Understanding the human immune response toward Mycobacterium tuberculosis infection is important for controlling its infection. Its transmission through the air consists of "droplets nuclei" containing TB bacilli. After initial infection, the human body will provide diverse immune responses and will determine different clinico-histopathologic finding. This response starts from innate immunity that consists of phagocytosis by distal alveolar macrophages or nasal microfold cells, then will be continued by dendritic cells to be transferred to mediastinal lymph nodes to induced adaptive immune responses. This response is mediated by cells through IFN- γ signaling which will enhance phagocytosis. If this response is effective, there will be a latent infection with an initial histopathological finding of caseosa granulomas and predominantly followed by chronic granulomas. In a few cases, it can be reactivated via the IL-10 activation pathway and exogenous factors, it will induce a great adaptive immune reaction and provide more severe clinico-histopathological manifestation. The existence of the human body's immune response to Mycobacterium tuberculosis, etiher innate or adaptive immunity will determine the clinical course and pathology that will occur.
2. Talbot, E. A. & Raffa, B. J. Mycobacterium tuberculosis. in Molecular Medical Microbiology 1637–1653 (Elsevier, 2015).
3. Tuberculosis (TB). https://www.who.int/news-room/fact-sheets/detail/tuberculosis.
4. Marlina Indah. Tuberculosis. Infodatin Kementerian Kesehatan RI 1–6 (2018).
5. Fogel, N. Tuberculosis: A disease without boundaries. Tuberculosis 95, 527–531 (2015).
6. Berry, M. P. R., Blankley, S., Graham, C. M., Bloom, C. I. & O’Garra, A. Systems approaches to studying the immune response in tuberculosis. Curr. Opin. Immunol. 25, 579–587 (2013).
7. Thillai, M., Pollock, K., Pareek, M. & Lalvani, A. Interferon-gamma release assays for tuberculosis: current and future applications. Expert Rev. Respir. Med. 8, 67–78 (2014).
8. Pitt, J. M., Blankley, S., McShane, H. & O’Garra, A. Vaccination against tuberculosis: how can we better BCG? Microb. Pathog. 58, 2–16 (2013).
9. Shinnick, T. M. & Good, R. C. Diagnostic mycobacteriology laboratory practices. Clin. Infect. Dis. Off. Publ. Infect. Dis. Soc. Am. 21, 291–299 (1995).
10. Riley, L. W. Of mice, men, and elephants: Mycobacterium tuberculosis cell envelope lipids and pathogenesis. J. Clin. Invest. 116, 1475–1478 (2006).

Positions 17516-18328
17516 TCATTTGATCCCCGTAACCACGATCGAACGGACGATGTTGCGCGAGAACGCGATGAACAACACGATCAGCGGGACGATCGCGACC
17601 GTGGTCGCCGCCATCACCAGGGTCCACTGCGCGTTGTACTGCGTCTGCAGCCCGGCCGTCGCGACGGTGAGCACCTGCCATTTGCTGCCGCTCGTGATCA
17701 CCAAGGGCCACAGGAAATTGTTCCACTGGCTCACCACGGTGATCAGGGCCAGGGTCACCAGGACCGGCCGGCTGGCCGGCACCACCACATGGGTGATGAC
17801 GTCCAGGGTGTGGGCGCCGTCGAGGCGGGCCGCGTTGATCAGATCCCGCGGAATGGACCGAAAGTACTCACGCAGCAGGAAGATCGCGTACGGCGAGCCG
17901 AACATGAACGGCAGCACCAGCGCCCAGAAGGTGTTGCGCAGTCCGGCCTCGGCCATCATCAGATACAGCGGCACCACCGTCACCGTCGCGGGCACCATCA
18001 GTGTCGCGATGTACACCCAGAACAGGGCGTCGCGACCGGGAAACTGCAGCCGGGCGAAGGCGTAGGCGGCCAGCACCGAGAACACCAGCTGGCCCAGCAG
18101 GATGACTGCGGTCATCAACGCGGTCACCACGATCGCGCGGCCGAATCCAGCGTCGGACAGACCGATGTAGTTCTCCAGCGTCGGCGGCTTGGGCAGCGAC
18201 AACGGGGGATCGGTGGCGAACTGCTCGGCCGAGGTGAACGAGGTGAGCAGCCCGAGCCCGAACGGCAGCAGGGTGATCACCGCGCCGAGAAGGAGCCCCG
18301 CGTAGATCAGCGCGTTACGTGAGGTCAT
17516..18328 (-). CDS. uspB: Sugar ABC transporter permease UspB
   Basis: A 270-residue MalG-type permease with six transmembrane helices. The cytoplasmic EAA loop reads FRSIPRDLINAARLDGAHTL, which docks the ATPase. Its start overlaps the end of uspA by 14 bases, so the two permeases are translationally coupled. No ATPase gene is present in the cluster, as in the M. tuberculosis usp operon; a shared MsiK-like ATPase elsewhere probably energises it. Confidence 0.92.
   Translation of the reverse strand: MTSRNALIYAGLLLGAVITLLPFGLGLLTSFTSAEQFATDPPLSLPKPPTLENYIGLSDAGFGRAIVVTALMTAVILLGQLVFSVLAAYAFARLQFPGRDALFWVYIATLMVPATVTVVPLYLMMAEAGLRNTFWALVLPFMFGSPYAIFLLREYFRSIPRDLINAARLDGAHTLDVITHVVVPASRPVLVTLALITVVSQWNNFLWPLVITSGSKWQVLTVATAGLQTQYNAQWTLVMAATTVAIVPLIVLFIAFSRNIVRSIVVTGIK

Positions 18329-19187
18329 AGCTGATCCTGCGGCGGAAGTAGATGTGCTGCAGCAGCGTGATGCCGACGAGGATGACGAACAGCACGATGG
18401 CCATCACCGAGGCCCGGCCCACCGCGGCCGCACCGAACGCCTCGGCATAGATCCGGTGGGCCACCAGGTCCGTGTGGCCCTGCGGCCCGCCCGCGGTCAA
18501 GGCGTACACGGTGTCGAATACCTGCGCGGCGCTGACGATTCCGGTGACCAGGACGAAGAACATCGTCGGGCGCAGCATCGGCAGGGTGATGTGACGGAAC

11. Laboratory detection and identification of mycobacteria: approved guideline. (Clinical and Laboratory Standards Institute, 2008).
12. Cole, S. T. et al. Deciphering the biology of Mycobacterium tuberculosis from the complete genome sequence. Nature 393, 537–544 (1998).
13. Valway, S. E. et al. An outbreak involving extensive transmission of a virulent strain of Mycobacterium tuberculosis. N. Engl. J. Med. 338, 633–639 (1998).
14. Manca, C. et al. Mycobacterium tuberculosis CDC1551 Induces a More Vigorous Host Response In Vivo and In Vitro, But Is Not More Virulent Than Other Clinical Isolates. J. Immunol. 162, 6740–6746 (1999).
15. Drain. Tuberculosis, Patophysiology and Transmission. in Tuberculosis Clinical Intensive (2016).
16. De Martino, M., Galli, L. & Chiappini, E. Reflections on the immunology of tuberculosis: will we ever unravel the skein? BMC Infect. Dis. 14 Suppl 1, S1 (2014).
17. Nair, V. R. et al. Microfold Cells Actively Translocate Mycobacterium tuberculosis to Initiate Infection. Cell Rep. 16, 1253–1258 (2016).
18. Hossain, M. M. & Norazmi, M.-N. Pattern recognition receptors and cytokines in Mycobacterium tuberculosis infection--the double-edged sword? BioMed Res. Int. 2013, 179174 (2013).
19. Liu, C. H., Liu, H. & Ge, B. Innate immunity in tuberculosis: host defense vs pathogen evasion. Cell. Mol. Immunol. 14, 963–975 (2017).
20. Rajaram, M. V. S. et al. Mycobacterium tuberculosis activates human macrophage peroxisome proliferator-activated receptor gamma linking mannose receptor recognition to regulation of immune responses. J. Immunol. Baltim. Md 1950 185, 929–942 (2010).
21. Ernst, J. D. The immunological life cycle of tuberculosis. Nat. Rev. Immunol. 12, 581–591 (2012).
22. Cruz-Knight, W. & Blake-Gumbs, L. Tuberculosis: an overview. Prim. Care 40, 743–756 (2013).
23. Shaler, C. R., Horvath, C. N., Jeyanathan, M. & Xing, Z. Within the Enemy’s Camp: contribution of the granuloma to the dissemination, persistence and transmission of Mycobacterium tuberculosis. Front. Immunol. 4, (2013).
24. Khan, T. A. et al. Interferon-Gamma Improves Macrophages Function against M. tuberculosis in Multidrug-Resistant Tuberculosis Patients. Chemother. Res. Pract. 2016, 7295390 (2016).
25. Chao, M. C. & Rubin, E. J. Letting sleeping dos lie: does dormancy play a role in tuberculosis? Annu. Rev. Microbiol. 64, 293–311 (2010).
26. Goldman L & Schafer AI. Tuberculosis: disease overview. in Goldman’s cecil medicine: expert consult premium edition (Saunders Elsevier, 2011).
27. Hunter, R. L. Tuberculosis as a three-act play: A new paradigm for the pathogenesis of pulmonary tuberculosis. Tuberc. Edinb. Scotl. 97, 8–17 (2016).
28. Koch, A., Cox, H. & Mizrahi, V. Drug-resistant tuberculosis: challenges and opportunities for diagnosis and treatment. Curr. Opin. Pharmacol. 42, 7–15 (2018).